NOTE Keep in mind that dual parity, as implemented in Storage Spaces, uses seven disks, and the previous example was simplified. Although parity striping with seven disks works differently than as discussed in this example, the basic approach uses horizontal and vertical stripes.

You can create a storage pool by completing the following steps:

1. In Server Manager, select the File And Storage Services node, and then select the related Storage Pools subnode.

2. Select Tasks in the Storage Pools panel, and then select New Storage Pool. This starts the New Storage Pool Wizard. If the wizard displays the Before You Begin page, read the Welcome text, and then click Next.

3. On the Specify A Storage Pool Name And Subsystem page, enter a name and description of the storage pool, and then select the primordial pool with which you want to work. (A primordial pool is simply a group of disks managed by and available to a specific server via a storage subsystem.) Click Next.

TIP Select the primordial pool for the server you want to associate the pool with and allocate storage for. For example, if you are configuring storage for CorpServer38, select the primordial pool that is available to CorpServer38.

4. On the Select Physical Disks For The Storage Pool page, select the unused physical disks that should be part of the storage pool, and then specify the type of allocation for each disk. A storage pool must have more than one disk to use the mirroring and parity features available to protect data in case of error or failure. When setting the Allocation value, keep the following in mind:

? Choose Automatic to allocate the disk to the pool and make it available for use as needed.

? Choose Manual to allocate the disk to the pool but not allow it to be used until it is manually allocated.

? Choose Hot Spare to allocate the disk to the pool as a spare disk that is made available for use if another disk in the pool fails or is removed from the subsystem.

5. When you are ready to continue, click Next. After you confirm your selections, click Create. The wizard tracks the progress of the pool creation. When the wizard finishes creating the pool, the View Results page will be updated to reflect this. Review the details to ensure that all phases were completed successfully, and then click Close.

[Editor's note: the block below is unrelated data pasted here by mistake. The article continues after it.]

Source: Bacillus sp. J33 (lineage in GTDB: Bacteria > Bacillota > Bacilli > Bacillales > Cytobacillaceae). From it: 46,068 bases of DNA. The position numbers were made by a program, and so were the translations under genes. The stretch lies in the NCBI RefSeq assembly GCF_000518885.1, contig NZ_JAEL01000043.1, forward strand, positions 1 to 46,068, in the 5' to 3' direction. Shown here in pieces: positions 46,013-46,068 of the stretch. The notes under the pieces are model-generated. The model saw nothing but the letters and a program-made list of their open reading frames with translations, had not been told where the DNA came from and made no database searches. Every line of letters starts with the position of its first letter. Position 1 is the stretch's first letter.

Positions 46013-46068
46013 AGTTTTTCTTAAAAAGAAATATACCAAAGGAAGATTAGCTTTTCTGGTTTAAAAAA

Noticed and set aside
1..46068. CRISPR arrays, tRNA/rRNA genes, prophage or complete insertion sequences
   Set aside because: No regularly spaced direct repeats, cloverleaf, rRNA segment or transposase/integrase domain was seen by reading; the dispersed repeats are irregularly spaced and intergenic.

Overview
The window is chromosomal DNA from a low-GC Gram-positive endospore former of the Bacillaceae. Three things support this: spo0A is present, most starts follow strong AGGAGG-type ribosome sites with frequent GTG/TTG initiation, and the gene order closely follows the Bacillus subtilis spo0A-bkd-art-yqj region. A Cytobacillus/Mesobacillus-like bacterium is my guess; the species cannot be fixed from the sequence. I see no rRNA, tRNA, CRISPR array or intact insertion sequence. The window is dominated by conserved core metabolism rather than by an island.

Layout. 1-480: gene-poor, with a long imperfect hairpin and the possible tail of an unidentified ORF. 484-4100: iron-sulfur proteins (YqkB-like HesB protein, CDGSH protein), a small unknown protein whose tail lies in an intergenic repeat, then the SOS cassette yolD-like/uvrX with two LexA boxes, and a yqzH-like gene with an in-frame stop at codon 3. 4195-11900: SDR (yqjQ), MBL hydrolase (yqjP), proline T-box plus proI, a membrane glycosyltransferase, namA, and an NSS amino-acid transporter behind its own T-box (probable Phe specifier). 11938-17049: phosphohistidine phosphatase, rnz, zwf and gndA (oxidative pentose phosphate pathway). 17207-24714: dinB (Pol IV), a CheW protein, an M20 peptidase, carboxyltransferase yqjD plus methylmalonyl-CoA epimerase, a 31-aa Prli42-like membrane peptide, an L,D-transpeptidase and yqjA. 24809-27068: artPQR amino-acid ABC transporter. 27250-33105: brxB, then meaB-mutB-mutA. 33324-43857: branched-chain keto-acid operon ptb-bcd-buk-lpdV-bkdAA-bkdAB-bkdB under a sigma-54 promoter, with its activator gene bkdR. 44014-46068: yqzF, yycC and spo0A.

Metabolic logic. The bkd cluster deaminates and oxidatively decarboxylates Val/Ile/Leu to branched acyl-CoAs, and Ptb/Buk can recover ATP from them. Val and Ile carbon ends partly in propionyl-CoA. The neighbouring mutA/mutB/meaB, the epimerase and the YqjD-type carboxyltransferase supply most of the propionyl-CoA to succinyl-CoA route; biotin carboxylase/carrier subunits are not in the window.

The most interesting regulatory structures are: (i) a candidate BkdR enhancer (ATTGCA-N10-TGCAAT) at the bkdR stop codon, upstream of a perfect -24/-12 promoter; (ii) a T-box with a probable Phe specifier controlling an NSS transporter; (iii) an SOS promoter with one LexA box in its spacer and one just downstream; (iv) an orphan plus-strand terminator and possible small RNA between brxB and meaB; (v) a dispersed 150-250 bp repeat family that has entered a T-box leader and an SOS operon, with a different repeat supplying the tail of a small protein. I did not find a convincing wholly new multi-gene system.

? If any portion of the configuration failed, note the reason for the failure and take corrective actions as appropriate before repeating this procedure.

? If one of the physical disks is currently formatted with a volume, you’ll get the following error:

Could not create storage pool. One of the physical disks specified is not supported by this operation.

This error occurs because physical disks that you want to add to a storage pool cannot contain existing volumes. To resolve the problem, you’ll need to repeat the procedure and select a different physical disk, or remove any existing volumes on the physical disk, repeat the procedure, and then select the disk again. Keep in mind that deleting a volume permanently erases all data it contains.

? If one of the physical disks is unavailable after being select, you’ll get the error:

Could not create storage pool. One or more parameter values passed to the method were invalid.

This error occurs because a physical disk that was available when you started the New Storage Pool Wizard has become unavailable or is offline. To resolve the problem, you’ll need to a) repeat the procedure and select a different physical disk, or b) bring the physical disk online or otherwise make it available for use, repeat the procedure, and then select the disk again.

NOTE external storage can become unavailable for a variety of reasons. For example, an external connected cable might have been disconnected or a LUN previously allocated to the server might have been reallocated by a storage administrator.